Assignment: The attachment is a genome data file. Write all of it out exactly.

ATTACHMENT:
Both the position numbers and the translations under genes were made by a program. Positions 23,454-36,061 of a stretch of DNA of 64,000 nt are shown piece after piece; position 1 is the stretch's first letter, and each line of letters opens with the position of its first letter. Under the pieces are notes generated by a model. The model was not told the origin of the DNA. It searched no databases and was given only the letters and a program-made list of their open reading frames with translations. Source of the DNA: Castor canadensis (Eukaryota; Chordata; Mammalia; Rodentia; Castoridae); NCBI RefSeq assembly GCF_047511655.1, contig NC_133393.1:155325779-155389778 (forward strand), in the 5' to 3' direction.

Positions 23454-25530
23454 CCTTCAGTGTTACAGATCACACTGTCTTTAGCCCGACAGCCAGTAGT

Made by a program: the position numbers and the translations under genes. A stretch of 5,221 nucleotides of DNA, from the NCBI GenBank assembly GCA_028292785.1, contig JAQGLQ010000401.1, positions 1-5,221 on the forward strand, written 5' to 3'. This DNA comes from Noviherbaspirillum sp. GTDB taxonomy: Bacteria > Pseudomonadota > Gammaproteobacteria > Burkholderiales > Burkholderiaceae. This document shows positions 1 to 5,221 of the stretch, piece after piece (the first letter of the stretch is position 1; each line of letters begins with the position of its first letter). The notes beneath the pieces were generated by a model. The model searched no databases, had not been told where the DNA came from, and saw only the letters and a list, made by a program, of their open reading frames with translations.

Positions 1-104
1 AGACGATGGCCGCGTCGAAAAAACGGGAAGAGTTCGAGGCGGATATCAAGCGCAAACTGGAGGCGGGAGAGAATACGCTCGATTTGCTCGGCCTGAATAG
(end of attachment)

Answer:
Both the position numbers and the translations under genes were made by a program. Positions 23,454-36,061 of a stretch of DNA of 64,000 nt are shown piece after piece; position 1 is the stretch's first letter, and each line of letters opens with the position of its first letter. Under the pieces are notes generated by a model. The model was not told the origin of the DNA. It searched no databases and was given only the letters and a program-made list of their open reading frames with translations. Source of the DNA: Castor canadensis (Eukaryota; Chordata; Mammalia; Rodentia; Castoridae); NCBI RefSeq assembly GCF_047511655.1, contig NC_133393.1:155325779-155389778 (forward strand), in the 5' to 3' direction.

Positions 23454-25530
23454 CCTTCAGTGTTACAGATCACACTGTCTTTAGCCCGACAGCCAGTAGT

Made by a program: the position numbers and the translations under genes. A stretch of 5,221 nucleotides of DNA, from the NCBI GenBank assembly GCA_028292785.1, contig JAQGLQ010000401.1, positions 1-5,221 on the forward strand, written 5' to 3'. This DNA comes from Noviherbaspirillum sp. GTDB taxonomy: Bacteria > Pseudomonadota > Gammaproteobacteria > Burkholderiales > Burkholderiaceae. This document shows positions 1 to 5,221 of the stretch, piece after piece (the first letter of the stretch is position 1; each line of letters begins with the position of its first letter). The notes beneath the pieces were generated by a model. The model searched no databases, had not been told where the DNA came from, and saw only the letters and a list, made by a program, of their open reading frames with translations.

Positions 1-104
1 AGACGATGGCCGCGTCGAAAAAACGGGAAGAGTTCGAGGCGGATATCAAGCGCAAACTGGAGGCGGGAGAGAATACGCTCGATTTGCTCGGCCTGAATAG